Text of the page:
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Does paying taxes in our Christian society for entitlements example welfare,old age security,food stamps,unemployment benefits and so on , qualify as part of our tithing or does the church not consider this to be part of servicing gods people that need help?


George, interesting question.   I would say that it does not equate to paying tithes since it is involuntary (taxes), and it is paying for services as much as helping the poor.   In otherwords, old age security is available to most people, and unemployment benefits are paid from wages, based on the assumption that if you are unemployed, then you can access it.  It is more insurance than donation.  While it is true that some of the church's tasks of helping the poor have been reduced or made easier by the fact that the state has put in place methods for assisting the poor, you could argue that simply providing for your family from your wages also prevents poverty in your wife and children, and thus does the same thing.   When the church helps the poor it comes with the message that we do this because Jesus loves us.   When the state does it, it is usually to prevent disgrace or food riots. 

Should paying secular bureaucrats to fund and administer government programs count as a tithe because some of those programs help poor people?  No, of course not.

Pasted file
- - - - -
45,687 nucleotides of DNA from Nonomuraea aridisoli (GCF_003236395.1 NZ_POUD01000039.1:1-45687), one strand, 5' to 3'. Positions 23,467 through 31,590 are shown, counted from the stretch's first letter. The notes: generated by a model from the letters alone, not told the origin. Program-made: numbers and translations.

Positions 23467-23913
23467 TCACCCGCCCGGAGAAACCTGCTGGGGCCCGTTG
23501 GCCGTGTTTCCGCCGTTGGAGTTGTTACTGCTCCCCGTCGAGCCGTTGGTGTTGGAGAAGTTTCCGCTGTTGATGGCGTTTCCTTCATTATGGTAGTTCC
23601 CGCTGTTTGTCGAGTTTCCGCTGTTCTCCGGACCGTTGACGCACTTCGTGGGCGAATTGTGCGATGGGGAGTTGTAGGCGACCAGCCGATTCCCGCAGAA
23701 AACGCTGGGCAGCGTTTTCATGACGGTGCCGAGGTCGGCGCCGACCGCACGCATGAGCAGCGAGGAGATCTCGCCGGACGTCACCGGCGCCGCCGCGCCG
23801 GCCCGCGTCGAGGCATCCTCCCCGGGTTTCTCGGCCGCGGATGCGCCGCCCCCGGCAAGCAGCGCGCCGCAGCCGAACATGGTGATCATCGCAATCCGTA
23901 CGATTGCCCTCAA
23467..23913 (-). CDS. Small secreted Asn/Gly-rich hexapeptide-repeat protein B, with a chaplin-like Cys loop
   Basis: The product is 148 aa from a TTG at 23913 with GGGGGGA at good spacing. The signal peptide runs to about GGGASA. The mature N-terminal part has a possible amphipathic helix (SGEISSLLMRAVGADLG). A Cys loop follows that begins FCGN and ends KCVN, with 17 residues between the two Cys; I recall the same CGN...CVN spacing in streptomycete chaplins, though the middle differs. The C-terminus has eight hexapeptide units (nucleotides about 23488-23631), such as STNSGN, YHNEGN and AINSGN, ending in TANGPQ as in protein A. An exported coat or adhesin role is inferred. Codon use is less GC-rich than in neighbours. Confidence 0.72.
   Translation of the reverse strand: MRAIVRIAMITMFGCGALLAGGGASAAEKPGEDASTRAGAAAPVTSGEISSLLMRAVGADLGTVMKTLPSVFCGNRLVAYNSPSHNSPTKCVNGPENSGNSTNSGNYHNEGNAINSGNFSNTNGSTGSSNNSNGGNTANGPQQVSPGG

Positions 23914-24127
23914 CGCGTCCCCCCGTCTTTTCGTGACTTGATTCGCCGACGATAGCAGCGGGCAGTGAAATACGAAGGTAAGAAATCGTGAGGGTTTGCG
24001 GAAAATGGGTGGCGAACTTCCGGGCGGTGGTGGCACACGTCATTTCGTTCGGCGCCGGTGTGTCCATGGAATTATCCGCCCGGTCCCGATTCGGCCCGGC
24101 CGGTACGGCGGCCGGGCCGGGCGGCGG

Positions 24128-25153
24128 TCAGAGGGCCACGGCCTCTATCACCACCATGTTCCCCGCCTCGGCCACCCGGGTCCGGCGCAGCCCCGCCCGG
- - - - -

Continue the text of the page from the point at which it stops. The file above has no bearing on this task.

But does the fact that most Americans are required at gunpoint to pay close to (if not more than) half their income in taxes (federal income, state income, property, sales, gas, etc.)  to the government make it MUCH, MUCH harder to tithe?  Of course it does.

There is something to be debated about whether tithing should be on one's gross income or net income. I suspect that tithing by the people of Israel also went for some administrative purposes, possible even the maintenance of the King and his palaces. But I would love to be informed by someone who knows better. So even then, the tithe was something like a tax. Some portion of current taxes are for doing good, but most go to support the core functions of the state -- defense and administration of justice (in my ideal world, at least.) As for the taxes that come directly out of my pocket, namely the property, sales, and gas taxes, I have a little bit of control over those, buy controlling what and how much I buy, while admitting that I am relatively powerless to set the tax rates on those.

Clearly, in the New Testament, Christ wants us to give generously, and a tithe is a good starting place. But I would calculate my tithe on the money that shows up in my bank accounts (or similar pockets). That is the part I have some control over, the part that I see as given to me by God to administer on his behalf.

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